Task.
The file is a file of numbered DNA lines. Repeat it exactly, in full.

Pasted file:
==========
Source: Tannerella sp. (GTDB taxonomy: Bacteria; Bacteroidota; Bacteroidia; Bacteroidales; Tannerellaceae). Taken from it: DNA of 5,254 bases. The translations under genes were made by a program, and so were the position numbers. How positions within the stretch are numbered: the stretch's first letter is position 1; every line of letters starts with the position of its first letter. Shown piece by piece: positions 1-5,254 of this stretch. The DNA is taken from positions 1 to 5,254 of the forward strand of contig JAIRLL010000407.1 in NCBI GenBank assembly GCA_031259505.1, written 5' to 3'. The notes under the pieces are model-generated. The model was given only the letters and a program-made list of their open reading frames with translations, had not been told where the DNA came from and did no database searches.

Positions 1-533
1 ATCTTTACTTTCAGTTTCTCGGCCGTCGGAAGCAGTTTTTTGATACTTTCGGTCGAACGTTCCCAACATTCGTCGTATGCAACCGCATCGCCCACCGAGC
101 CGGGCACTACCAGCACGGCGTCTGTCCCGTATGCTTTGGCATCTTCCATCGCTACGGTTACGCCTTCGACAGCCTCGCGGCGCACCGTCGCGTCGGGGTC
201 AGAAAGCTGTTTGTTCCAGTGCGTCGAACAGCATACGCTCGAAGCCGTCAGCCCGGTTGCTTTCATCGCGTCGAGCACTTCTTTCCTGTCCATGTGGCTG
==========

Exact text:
Source: Tannerella sp. (GTDB taxonomy: Bacteria; Bacteroidota; Bacteroidia; Bacteroidales; Tannerellaceae). Taken from it: DNA of 5,254 bases. The translations under genes were made by a program, and so were the position numbers. How positions within the stretch are numbered: the stretch's first letter is position 1; every line of letters starts with the position of its first letter. Shown piece by piece: positions 1-5,254 of this stretch. The DNA is taken from positions 1 to 5,254 of the forward strand of contig JAIRLL010000407.1 in NCBI GenBank assembly GCA_031259505.1, written 5' to 3'. The notes under the pieces are model-generated. The model was given only the letters and a program-made list of their open reading frames with translations, had not been told where the DNA came from and did no database searches.

Positions 1-533
1 ATCTTTACTTTCAGTTTCTCGGCCGTCGGAAGCAGTTTTTTGATACTTTCGGTCGAACGTTCCCAACATTCGTCGTATGCAACCGCATCGCCCACCGAGC
101 CGGGCACTACCAGCACGGCGTCTGTCCCGTATGCTTTGGCATCTTCCATCGCTACGGTTACGCCTTCGACAGCCTCGCGGCGCACCGTCGCGTCGGGGTC
201 AGAAAGCTGTTTGTTCCAGTGCGTCGAACAGCATACGCTCGAAGCCGTCAGCCCGGTTGCTTTCATCGCGTCGAGCACTTCTTTCCTGTCCATGTGGCTG